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ARISS event - Han Gwang Boys & Girls High School,Pyeong Taek City, Gyeong Gi Province, Republic of Korea,Sunday (April 13) at 10:57 UTC

An International Space Station visiting crew ARISS school contact has been planned with participants at the Han Gwang Boys & Girls High School in Pyeong Taek City, Gyeong Gi Province, Republic of Korea on 13 April. The event is scheduled to begin at approximately 10:57 UTC.

The contact will be a direct between stations HL0ARISS and HL0HQSC. The contact should be audible over most of Korea and parts of Eastern Asia. Interested parties are invited to listen in on the 145.80 MHz downlink. The participants are expected to conduct the conversation in Korean. 

Han-Gwang school was founded in Pyeong-taek city in 1955 by a christian. Now it consists of 4 schools under the same name, Han-Gwang (boys' junior & senior high school and girls' junior & senior high school). Four Schools have about 250 teachers and about 5,000 students. Especially it has one Bible class a week and one worship service where every student takes part in it every Monday. 

Han-Gwang school has an amateur radio club station, DSØIC. It is the largest school club station in Korea. There are about 150 operators (about 100 students and 50 teachers) in the station. We have VHF/HF all bands and all modes of transceiver and 15 kinds of antenna system. We have won many kinds of awards and prizes of authority. In addition, a lot of amateur radio operators have been produced through our club station. 

Participants will ask as many of the following questions (Translated) as time allows: 
1. (What is your feeling of a state of zero gravity? Do you have any inconvenience of your activities? )
2. (How did you feel when you enter into the space? )
3. (How many hours do you sleep? Is your sleeping place comfortable?)
4. (There might be a lot of pieces of the broken satellites or meteorites in the space. How do you deal with the dangers of them?)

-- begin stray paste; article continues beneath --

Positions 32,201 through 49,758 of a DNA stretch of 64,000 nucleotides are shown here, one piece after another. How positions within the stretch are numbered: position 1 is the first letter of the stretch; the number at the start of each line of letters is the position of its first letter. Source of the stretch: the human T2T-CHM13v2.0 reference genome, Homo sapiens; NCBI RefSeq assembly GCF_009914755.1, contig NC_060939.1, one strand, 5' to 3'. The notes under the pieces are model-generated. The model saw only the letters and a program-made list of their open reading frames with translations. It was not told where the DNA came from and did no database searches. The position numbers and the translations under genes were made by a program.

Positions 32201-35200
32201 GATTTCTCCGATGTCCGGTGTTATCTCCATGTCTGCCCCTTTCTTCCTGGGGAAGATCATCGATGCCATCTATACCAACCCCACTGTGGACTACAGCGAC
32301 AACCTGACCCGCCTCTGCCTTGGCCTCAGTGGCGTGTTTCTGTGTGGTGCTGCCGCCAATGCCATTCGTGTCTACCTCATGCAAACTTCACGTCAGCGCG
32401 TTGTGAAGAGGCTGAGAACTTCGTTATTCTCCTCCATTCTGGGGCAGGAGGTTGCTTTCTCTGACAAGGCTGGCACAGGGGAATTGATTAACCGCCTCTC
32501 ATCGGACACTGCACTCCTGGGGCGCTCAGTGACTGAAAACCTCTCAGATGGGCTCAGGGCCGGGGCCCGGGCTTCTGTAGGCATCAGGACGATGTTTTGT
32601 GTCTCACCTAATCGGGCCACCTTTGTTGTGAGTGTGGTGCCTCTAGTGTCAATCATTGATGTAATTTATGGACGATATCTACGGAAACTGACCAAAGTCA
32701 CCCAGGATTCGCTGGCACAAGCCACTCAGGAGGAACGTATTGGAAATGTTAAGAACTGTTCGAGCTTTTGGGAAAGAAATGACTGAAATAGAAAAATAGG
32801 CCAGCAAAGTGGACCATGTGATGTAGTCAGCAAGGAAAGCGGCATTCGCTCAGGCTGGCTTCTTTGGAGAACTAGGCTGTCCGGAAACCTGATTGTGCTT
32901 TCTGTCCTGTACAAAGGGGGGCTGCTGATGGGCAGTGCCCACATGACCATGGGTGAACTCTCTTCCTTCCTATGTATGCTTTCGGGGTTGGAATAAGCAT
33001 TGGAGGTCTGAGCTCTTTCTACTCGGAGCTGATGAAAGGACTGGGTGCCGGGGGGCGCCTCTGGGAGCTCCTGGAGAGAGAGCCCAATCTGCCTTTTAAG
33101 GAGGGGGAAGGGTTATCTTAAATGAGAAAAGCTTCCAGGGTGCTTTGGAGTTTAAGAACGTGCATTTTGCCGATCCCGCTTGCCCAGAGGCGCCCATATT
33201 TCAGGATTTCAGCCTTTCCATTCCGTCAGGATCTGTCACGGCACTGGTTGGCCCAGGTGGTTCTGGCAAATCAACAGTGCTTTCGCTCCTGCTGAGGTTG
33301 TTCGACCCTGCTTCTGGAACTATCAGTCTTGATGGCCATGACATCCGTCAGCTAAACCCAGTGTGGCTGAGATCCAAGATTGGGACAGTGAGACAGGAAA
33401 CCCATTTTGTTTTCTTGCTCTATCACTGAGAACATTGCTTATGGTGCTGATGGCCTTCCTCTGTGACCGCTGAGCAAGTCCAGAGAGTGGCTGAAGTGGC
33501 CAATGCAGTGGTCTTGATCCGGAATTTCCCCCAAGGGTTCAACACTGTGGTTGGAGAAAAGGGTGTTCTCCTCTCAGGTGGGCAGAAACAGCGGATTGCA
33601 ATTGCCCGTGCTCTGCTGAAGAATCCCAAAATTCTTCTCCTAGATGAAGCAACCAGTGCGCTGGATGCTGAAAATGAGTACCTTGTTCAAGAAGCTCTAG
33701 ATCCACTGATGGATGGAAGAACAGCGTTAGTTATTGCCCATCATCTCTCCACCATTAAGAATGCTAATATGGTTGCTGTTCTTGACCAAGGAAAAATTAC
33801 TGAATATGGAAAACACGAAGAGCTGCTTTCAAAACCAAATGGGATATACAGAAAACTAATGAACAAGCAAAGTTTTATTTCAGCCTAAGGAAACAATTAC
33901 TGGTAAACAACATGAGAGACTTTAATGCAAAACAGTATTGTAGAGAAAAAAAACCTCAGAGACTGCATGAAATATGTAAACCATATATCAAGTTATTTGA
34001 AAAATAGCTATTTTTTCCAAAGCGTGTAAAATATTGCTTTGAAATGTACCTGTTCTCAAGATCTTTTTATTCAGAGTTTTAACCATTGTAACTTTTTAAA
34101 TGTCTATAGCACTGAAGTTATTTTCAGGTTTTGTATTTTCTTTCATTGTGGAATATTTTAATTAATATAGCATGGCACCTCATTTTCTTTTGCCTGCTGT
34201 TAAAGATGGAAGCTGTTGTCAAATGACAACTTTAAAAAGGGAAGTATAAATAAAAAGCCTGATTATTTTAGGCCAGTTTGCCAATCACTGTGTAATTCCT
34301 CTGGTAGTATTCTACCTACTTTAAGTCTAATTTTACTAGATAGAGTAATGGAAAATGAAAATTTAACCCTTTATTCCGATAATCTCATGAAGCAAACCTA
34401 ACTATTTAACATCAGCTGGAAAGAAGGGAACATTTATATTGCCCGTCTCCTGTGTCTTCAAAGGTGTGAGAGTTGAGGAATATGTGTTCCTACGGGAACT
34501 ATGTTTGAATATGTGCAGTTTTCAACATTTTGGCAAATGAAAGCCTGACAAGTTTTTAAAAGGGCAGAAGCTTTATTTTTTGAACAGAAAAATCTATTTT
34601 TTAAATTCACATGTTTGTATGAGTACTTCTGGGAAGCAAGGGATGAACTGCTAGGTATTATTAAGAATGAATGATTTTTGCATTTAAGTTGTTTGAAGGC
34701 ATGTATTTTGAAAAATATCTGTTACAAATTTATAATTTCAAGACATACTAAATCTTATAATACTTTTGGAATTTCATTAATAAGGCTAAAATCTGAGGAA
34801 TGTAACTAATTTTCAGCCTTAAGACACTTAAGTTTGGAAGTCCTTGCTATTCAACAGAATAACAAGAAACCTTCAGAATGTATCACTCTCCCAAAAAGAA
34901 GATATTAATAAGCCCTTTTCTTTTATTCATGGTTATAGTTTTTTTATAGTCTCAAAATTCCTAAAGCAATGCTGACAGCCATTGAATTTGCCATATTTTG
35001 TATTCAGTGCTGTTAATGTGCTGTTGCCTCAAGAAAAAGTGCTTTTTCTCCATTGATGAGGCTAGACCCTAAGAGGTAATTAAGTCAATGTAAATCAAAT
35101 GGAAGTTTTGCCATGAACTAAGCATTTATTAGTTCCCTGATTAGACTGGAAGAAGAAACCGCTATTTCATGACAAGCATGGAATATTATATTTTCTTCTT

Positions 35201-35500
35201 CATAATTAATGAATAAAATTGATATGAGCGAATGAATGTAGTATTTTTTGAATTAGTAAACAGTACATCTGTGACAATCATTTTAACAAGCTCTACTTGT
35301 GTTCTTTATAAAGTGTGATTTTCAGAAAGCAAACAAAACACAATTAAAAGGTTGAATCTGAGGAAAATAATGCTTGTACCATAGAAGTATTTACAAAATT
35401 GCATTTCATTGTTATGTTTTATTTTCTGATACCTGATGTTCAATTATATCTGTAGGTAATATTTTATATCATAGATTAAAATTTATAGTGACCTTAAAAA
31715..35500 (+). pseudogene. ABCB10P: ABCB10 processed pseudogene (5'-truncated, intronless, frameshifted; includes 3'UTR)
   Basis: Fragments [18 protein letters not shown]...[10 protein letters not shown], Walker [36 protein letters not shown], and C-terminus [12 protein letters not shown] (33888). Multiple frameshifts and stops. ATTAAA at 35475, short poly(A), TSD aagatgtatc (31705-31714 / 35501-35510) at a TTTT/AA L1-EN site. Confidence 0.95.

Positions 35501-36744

5. (How many chambers do you have in the ISS and what are their purposes?)
6. (When do you think Korea will have another chance that the next Korean astronaut can go into the space?)
7. (What is the most exciting thing you have ever experienced in the space station?)
8. (What is the most important thing which the students should learn to be an astronaut?)
9. (How about your impressions about the communications with Korean teenagers through amateur radio?)
10. (Can you see any structures on the earth from the outer space?)
11. (Can you use cellular phone or telephone in the ISS?)
12. (What kind of work are you going to do in Russia after completing the space mission?)
13. (When will you come back to Korea? And what do you want to do first after you come back to Korea?)
14. (Do you recycle the Oxygen or do other crews bring it from the earth?)
15. (What do you want to really say to Korean teenagers, now?)
16. (With what exercise do you care your health? Do you have any sporting goods?)
17. (Can you drink alcohol beverage in the space station?)
18. (I read that it is very noisy in the ISS. How noisy is it?)

Information about the upcoming ARISS contacts can be found at http://www.rac.ca/ariss/upcoming.htm#NextContact . Packet is transmitted on 145.825 simplex.

Next planned event(s): 
1.Central Middle School West Parsippany, New Jersey USA, Mon 2008-04-14 17:03 UTC 
2.National Science Museum of Korea, Daejon, Republic of Korea, 2008-04-18 01:35 UTC

ARISS is an international educational outreach program partnering the participating space agencies, NASA, Russian Space Agency, ESA, CNES, JAXA, and CSA, with the AMSAT and IARU organizations from participating countries.

ARISS offers an opportunity for students to experience the excitement of Amateur Radio by talking directly with crewmembers on-board the International Space Station. Teachers, parents and communities see, first hand, how Amateur Radio and crewmembers on ISS can energize youngsters' interest in science, technology, and learning. Further information on the ARISS program is available on the website http://www.rac.ca/ariss  (graciously hosted by the Radio Amateurs of Canada). 

Thank you & 73,
Kenneth - N5VHO 

Sent via sarex@amsat.org. Opinions expressed are those of the author.
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